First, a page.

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Rollback: Bars closing, businesses forced to reduce capacity in Erath County as Covid-19 rages.

Erath County is among a North Texas rollback that calls for a reduction in business occupancy as new cases of Covid-19 and hospitalizations continue to rise.

That means non-essential businesses like restaurants, retailers, gyms, museums, libraries and manufacturing plants must reduce capacity from 75% to 50%.

The announcement was made Thursday night, and Erath County Judge Alfonso said he expects a notification from the state on when the new restrictions will go into effect today (Friday).

Stephenville’s health authority Dr. Kelly Doggett told Beneath the Surface News that while he welcomes the rollback, he is not convinced it will do much to stop the spread.

“I’m not sure it will really affect much because more than 2,800 bars have been reclassified as restaurants in Texas and I don’t know of anyone checking capacities at restaurants or other affected businesses either,” Dr. Doggett said. “It seems like the further we get into the pandemic, the worse it gets. We just really are not doing anything about it anymore.

“We’re depending on people to police themselves and most people just don’t seem to care.”

On Friday, Erath County officials reported 27 new cases; 17 in Stephenville, one in Dublin and nine in the county.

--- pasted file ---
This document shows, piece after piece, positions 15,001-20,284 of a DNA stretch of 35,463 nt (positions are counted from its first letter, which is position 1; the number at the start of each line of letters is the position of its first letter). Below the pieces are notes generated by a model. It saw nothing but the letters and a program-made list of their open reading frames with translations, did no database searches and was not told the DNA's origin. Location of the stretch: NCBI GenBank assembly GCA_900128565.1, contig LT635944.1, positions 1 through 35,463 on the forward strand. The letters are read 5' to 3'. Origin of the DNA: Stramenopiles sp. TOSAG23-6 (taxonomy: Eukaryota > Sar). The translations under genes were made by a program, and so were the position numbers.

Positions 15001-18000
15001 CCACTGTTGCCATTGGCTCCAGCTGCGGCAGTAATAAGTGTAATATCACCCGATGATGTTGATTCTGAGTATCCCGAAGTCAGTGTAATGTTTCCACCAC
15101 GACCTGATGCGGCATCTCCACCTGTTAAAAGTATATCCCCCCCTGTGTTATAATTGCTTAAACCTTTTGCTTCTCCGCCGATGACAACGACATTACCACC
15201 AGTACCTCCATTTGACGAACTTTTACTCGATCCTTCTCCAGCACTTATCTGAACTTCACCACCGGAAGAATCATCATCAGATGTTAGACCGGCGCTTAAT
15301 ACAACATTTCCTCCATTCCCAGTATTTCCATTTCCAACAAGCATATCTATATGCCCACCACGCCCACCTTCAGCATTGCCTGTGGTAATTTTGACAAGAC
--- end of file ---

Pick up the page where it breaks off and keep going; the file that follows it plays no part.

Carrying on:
That brings the current number of active cases (that are known) to 326 and 80 total hospitalizations.

Stephenville’s Hearsay Wine Bar and Bull Nettle are among the bars that are now classified as restaurants and will get to remain open.

Bull Nettle owner Court Cole said Friday that he is committed to following the new guidelines to keep patrons safe and the doors open.

“Our occupancy at 75% is 108 people and that’s not including the outside patio,” he said. “Last weekend we showed the Mike Tyson fight and stood at the door and counted 95 people, and everyone stayed seated.”

As the state grapples with how to regain control of the spread, Dr. Doggett is urging the public to get back to wearing masks, social distancing and taking other precautions so that we can return to normal sooner rather than later.

“Now is the time to hunker down and get serious; do everything we can,” he said. “Now is not the time to relax.”


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